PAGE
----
To be perfectly honest, I don’t want to keep on talking about the P70’s big issues, so let’s switch tracks and see how it does in the thermal performance phase of our review. Per usual, I’ll use OCCT to generate maximum CPU temperatures, as well as keeping the room ambient temperature at 72°F/22.2°C. Also per usual, I will test the P70 without any additional fans fitted to it. However, because there is no discrete GPU in the test system, we’ll skip the GPU maximum temperature test.
The Antec P70 performed very well, registering CPU peak temperatures of 48°/49°/49°/49° C from the i5-2500k’s four cores. That performance makes the P70 the best among all PC chassis I’ve tested thus far for Techgage.
|Chassis||Maximum Core Temperatures Recorded|
|Danger Den Torture Rack||50°/54°/54°/55° C|
|Corsair Obsidian 450D||49°/52°/51°/51° C|
|Puget Systems Test Bench||51°/54°/54°/54° C|
|Corsair Graphite 730T||48°/52°/52°/52° C|
|Lian Li PC-A61||48°/51°/52°/52° C|
|Thermaltake Core V51||50°/52°/51°/51° C|
|Corsair Graphite 780T||48°/51°/51°/51° C|
|Antec P70||48°/49°/49°/49° C|
How do we explain this performance? Honestly I’m a bit mystified, but here are some details that might point to possible answers. First, the P70 was tested with all three of its fans on “High” via the trio of fan speed switches on the I/O cluster. Second, all three fans were set to exhaust; that’s how they were configured by Antec. This suggests that the absence of fans in the front intake positions don’t hurt this chassis’ thermal performance at all. Third, all three fans are in very close proximity to the CPU socket. Perhaps this very small distance accelerates thermal dispersal.
Whatever the reason, Antec has done a great job at ensuring the P70 can cool your system. Color me impressed. HUGELY impressed, even.
Another impressive thing about the P70 is how it keeps your system quiet. Even without any sound insulation in the side panels, and even with all three fans on at high speed, I couldn’t hear the test system at all. Well done, Antec.
In terms of overall build quality, though, well, I’m less than impressed. I already mentioned the cross-threaded standoff; another indication of sub-par build quality is in the thinness of some of the P70’s panels. Specifically, the PCI expansion slot area bends far too easily; the same can be said of the side panels. In fact, putting the P70 on its side with its side panels on is a terrible idea. The bulges on those panels will cave in, as I found out to my chagrin. You can massage them back into shape, but good-quality side panels wouldn’t be vulnerable to such damage in the first place. In contrast, the plastics used in the I/O cluster and the front panel are very good indeed.
Let’s wrap things up.
Antec used to be a bona fide giant in the PC chassis market, with a penchant for innovation, performance, and quality. Somewhere along the way, though, it lost some of the sheen from this fine reputation. Consequently, its position as a market leader has been usurped not just by one competitor, but a whole slew of them.
The P70 – moreover, what the P70 represents – illustrates why Antec’s name isn’t covered in as much glory as it used to. It’s a mixed bag of excellent performance and good style balanced by some questionable (at best) design priorities and sub-par build quality.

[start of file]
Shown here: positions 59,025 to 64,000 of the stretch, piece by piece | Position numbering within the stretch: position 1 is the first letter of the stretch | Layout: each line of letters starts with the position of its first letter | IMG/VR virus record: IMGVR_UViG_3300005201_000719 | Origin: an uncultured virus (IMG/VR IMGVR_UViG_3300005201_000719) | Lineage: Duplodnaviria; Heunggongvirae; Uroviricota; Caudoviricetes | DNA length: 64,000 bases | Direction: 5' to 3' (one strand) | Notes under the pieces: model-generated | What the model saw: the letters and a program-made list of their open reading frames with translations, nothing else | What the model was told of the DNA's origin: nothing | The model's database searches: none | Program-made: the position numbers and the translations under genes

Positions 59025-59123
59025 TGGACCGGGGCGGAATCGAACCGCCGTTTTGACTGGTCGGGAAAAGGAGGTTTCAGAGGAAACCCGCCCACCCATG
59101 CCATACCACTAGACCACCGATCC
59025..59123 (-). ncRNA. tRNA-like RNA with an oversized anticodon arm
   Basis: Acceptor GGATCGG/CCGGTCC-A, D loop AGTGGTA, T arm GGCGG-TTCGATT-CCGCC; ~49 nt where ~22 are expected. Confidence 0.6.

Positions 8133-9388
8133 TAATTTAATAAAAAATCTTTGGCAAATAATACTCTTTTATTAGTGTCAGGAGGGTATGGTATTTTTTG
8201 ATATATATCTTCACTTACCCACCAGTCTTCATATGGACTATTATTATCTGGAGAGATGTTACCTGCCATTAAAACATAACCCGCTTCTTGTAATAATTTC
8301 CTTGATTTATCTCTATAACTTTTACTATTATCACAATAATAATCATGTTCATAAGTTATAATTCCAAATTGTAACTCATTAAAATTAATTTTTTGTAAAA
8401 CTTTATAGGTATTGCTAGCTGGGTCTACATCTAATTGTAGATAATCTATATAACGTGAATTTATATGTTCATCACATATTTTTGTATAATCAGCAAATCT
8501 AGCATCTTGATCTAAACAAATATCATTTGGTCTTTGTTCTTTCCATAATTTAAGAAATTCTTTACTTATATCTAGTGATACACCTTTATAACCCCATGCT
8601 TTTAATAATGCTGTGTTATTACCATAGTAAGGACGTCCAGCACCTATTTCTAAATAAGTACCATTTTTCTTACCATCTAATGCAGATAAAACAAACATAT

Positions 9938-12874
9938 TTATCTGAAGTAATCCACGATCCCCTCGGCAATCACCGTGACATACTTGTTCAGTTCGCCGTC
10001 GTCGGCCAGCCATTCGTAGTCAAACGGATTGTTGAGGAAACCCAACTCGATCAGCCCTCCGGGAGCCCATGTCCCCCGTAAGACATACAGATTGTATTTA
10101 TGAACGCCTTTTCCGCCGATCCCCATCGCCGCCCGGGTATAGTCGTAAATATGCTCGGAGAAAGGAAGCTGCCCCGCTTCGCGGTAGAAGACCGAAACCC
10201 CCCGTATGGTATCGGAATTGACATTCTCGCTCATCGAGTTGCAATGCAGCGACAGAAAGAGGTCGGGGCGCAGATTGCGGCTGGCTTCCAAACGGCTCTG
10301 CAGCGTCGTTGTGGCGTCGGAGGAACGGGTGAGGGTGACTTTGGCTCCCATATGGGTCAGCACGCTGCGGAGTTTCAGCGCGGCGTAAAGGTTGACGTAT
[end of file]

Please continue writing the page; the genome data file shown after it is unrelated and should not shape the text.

I still can’t quite believe how well the P70 performed in our CPU thermal tests, and I’m properly impressed by the silence with which this chassis does its work. I quite like the simple monolithic style, too.
Unfortunately, I’m not sure if these pluses outweigh the P70’s minuses. I hate to say it, but building a PC into this chassis was a miserable experience. I’ve never had to rebuild a system thrice just to be able to close the side panels properly, for one thing. I don’t remember the last time a standoff got stripped during installation, either. I’ve seen really bendable (read: easy to dent) side panels before, but usually they’re made of aluminum. Heck, I’ve owned chassis with aluminum side panels that don’t get dented at all! It’s also the worst “modern” chassis I’ve seen as far as cable management is concerned.
The overall impression the P70 leaves me with is that it’s an old woman dressed up in a tight mini-skirt dress. It’s trying too hard to look modern and forgetting how old it really is inside. The automotive equivalent is Pontiac Fiero-based kit car with bodywork that makes it look like it’s a supercar (here’s a link for those of you who missed that reference).
How else would you explain such a small gap between the motherboard tray and the side panel in this day and age, or having cable management openings in the motherboard tray that are basically useless because of that tiny space available? And what about the near-total incompatibility with radiators? Here’s the problem: What if you want to upgrade your PC yet keep the same chassis? What if you want to get into water-cooling?
These flaws are simply unforgivable for a modern PC chassis, in my opinion.
Antec prices it P70 at $69.99; online vendors have gone as low as $59.99 for it, as far as I have seen. Honestly, though, it’s hard to recommend it even for budget-conscious buyers because of its very serious shortcomings. Not even its frankly astonishing performance in the maximum CPU temperature tests is enough to sway me otherwise.